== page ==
R. G. Brown, L. P. Chew, and B. R. Donald, Localization and Map-making Algorithms for Mobile Robots, Proceedings of the IASTED International Conference on Robotics and Manufacturing (1993), 185-190.
L. Paul Chew, Michael T. Goodrich, Daniel P. Huttenlocher, Klara Kedem, Jon M. Kleinberg, Dina Kravets, Geometric Pattern Matching Under Euclidean Motion, Proceedings of the 5th Canadian Conference on Computational Geometry (CCCG), 1993, 151-156.
L. Paul Chew, Near-quadratic Bounds for the L1 Voronoi Diagram of Moving Points, Proceedings of the 5th Canadian Conference on Computational Geometry (CCCG), 1993, 364-369.
L. Paul Chew, Klara Kedem, A Convex Polygon Among Polygonal Obstacles: Placement and High-clearance Motion, Computational Geometry (COMGEO) 3, 59-89 (1993).
L. Paul Chew, Guaranteed-Quality Mesh Generation for Curved Surfaces, Proceedings of the Ninth Symposium on Computational Geometry (1993), ACM Press, 274-280.
L. Paul Chew, Klara Kedem, Improvements on Geometric Pattern Matching Problems, Scandinavian Workshop on Algorithm Theory (SWAT), 1992, 318-325.
L. P. Chew, E. M. Arkin, D. P. Huttenlocher, K. Kedem, and J. S. B. Mitchell, An Efficiently Computable Metric for Comparing Polygonal Shapes, IEEE Transactions on Pattern Analysis and Machine Intelligence, 13:3 (1991), 209-216.
Paul Chew and Keith Marzullo, Masking Failures of Multidimensional Sensors, Tenth Symposium on Reliable Distributed Systems (SRDS) 1991: 32-41.
Esther M. Arkin, L. Paul Chew, Daniel P. Huttenlocher, Klara Kedem, Joseph S. B. Mitchell, An Efficiently Computable Metric for Comparing Polygonal Shapes, Proceedings of the First Annual ACM-SIAM Symposium on Discrete Algorithms (SODA), 1990, 129-137.
L. Paul Chew, Constrained Delaunay Triangulations, Algorithmica 4:1, 97-108 (1989).
L. Paul Chew, Klara Kedem, Placing the Largest Similar Copy of a Convex Polygon Among Polygonal Obstacles, Proceedings of the Fifth Annual Symposium on Computational Geometry (SoCG), 1989, 167-173.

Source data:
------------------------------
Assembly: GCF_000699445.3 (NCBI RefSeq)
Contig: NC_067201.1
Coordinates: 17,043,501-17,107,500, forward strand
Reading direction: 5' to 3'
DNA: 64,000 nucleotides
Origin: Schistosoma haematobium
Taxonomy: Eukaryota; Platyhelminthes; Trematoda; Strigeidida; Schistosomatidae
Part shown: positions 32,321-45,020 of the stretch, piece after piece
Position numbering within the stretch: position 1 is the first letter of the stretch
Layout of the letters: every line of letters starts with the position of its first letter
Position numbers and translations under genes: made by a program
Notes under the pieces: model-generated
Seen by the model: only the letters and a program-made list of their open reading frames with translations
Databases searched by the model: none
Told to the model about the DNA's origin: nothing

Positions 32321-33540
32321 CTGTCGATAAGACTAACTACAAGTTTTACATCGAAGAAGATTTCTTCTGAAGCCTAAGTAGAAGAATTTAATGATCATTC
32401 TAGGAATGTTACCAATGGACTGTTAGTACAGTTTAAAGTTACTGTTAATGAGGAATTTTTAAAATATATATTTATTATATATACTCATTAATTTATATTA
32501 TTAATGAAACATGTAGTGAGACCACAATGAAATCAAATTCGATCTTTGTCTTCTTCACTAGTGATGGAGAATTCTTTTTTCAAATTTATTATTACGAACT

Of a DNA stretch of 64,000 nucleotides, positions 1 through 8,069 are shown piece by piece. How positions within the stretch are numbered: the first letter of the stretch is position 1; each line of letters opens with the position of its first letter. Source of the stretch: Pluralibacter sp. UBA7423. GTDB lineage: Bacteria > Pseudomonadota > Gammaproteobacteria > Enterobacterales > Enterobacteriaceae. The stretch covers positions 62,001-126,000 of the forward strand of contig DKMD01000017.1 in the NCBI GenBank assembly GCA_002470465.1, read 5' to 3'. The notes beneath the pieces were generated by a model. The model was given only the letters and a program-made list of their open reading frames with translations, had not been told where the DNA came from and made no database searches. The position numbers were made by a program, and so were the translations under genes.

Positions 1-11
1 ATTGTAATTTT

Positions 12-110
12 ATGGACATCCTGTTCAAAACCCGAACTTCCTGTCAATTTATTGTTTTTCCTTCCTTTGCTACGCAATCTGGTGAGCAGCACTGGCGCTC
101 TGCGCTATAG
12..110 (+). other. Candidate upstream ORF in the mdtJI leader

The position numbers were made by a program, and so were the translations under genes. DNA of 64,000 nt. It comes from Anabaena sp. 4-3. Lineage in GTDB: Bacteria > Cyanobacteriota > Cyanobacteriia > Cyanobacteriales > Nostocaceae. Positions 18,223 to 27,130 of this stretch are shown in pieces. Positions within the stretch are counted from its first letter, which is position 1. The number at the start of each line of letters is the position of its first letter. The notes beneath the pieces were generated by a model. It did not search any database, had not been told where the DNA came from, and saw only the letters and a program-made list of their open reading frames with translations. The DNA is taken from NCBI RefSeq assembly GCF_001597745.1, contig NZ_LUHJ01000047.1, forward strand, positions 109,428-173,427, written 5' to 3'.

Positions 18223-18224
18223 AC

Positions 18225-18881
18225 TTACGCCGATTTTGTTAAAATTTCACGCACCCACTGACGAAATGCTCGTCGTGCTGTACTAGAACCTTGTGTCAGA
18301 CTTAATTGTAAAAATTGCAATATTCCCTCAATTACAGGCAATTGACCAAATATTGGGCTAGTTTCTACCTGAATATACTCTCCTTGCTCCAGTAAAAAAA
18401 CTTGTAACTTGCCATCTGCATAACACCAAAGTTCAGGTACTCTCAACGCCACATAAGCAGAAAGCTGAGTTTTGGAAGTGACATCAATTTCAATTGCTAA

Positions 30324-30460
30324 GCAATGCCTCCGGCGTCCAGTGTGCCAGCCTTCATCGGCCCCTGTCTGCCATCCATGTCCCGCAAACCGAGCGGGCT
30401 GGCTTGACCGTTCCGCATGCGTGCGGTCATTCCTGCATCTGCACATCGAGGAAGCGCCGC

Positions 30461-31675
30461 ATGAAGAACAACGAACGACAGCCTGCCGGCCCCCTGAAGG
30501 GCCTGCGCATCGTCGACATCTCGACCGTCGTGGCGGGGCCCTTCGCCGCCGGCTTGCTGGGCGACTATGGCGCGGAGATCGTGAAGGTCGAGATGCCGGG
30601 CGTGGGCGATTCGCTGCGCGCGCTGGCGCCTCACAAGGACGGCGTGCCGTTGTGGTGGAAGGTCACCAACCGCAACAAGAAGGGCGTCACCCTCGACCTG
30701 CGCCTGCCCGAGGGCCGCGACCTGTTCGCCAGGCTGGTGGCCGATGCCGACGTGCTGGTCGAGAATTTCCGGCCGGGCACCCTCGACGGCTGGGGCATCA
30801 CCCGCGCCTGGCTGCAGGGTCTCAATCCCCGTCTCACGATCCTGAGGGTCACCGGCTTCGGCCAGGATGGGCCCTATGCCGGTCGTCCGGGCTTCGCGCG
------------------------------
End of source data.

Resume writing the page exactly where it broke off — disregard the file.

L. Paul Chew, Guaranteed-Quality Triangular Meshes, Department of Computer Science Tech Report 89-983, Cornell University (1989). [Although this paper has never appeared in a journal, it has had great influence. This was the first Delaunay-triangulation-based mesh-generation algorithm to provide a mathematical guarantee on the quality of the resulting mesh.]
L. P. Chew, There are Planar Graphs Almost as Good as the Complete Graph, Journal of Computer and System Sciences, 39:2 (1989), 205-219.
L. Paul Chew, Constrained Delaunay Triangulations, Proceedings of the Third Annual Symposium on Computational Geometry (SoCG), 1987, 215-222.
L. P. Chew, Building Voronoi Diagrams for Convex Polygons in Linear Expected Time, Technical Report PCS-TR90-147, Dept of Math and Computer Science, Dartmouth College, 1986. [Although this paper has never appeared in a journal, it has had great influence. This paper introduced the idea of backwards analysis, a now widely-used technique for the design and analysis of randomized algorithms.]
Paul Chew, There is a Planar Graph Almost as Good as the Complete Graph, Symposium on Computational Geometry (1986), 169-177.
L. P. Chew, Planning the Shortest Path for a Disc in O(n2 log n) Time, Proceedings of the First Annual Symposium on Computational Geometry (1985), 214–220.
L. P. Chew and R. L. Drysdale, Voronoi Diagrams Based on Convex Distance Functions, Proceedings of the First Annual Symposium on Computational Geometry (1985), 235-244.
Paul Chew, Unique Normal Forms in Term Rewriting Systems with Repeated Variables, Proceedings of the 13th Annual ACM Symposium on Theory of Computing (STOC),1981, 7-18.
Paul Chew and Michael Machtey, A Note on Structure and Looking Back Applied to the Complexity of Computable Functions, J. Comput. Syst. Sci. (JCSS) 22:1, 53-59 (1981).
Paul Chew, An Improved Algorithm for Computing With Equations, 21st Annual Symposium on Foundations of Computer Science (FOCS) 1980, 108-117.
CS 212: Java Practicum [fall]
CS 482: Introduction to Analysis of Algorithms [summer]
CS 482: Introduction to Analysis of Algorithms [spring]
CS 100M: Introduction to Computer Programming (Matlab) [spring]
CS 212: Java Practicum [spring]
CS 426: Introduction to Computational Biology [fall]
August 1988 - present
Senior Research Associate, Computer Science, Cornell University
September 1981 – June 1988
Assistant Professor of Computer Science and Mathematics, Dartmouth College
PhD, Computer Sciences, Purdue University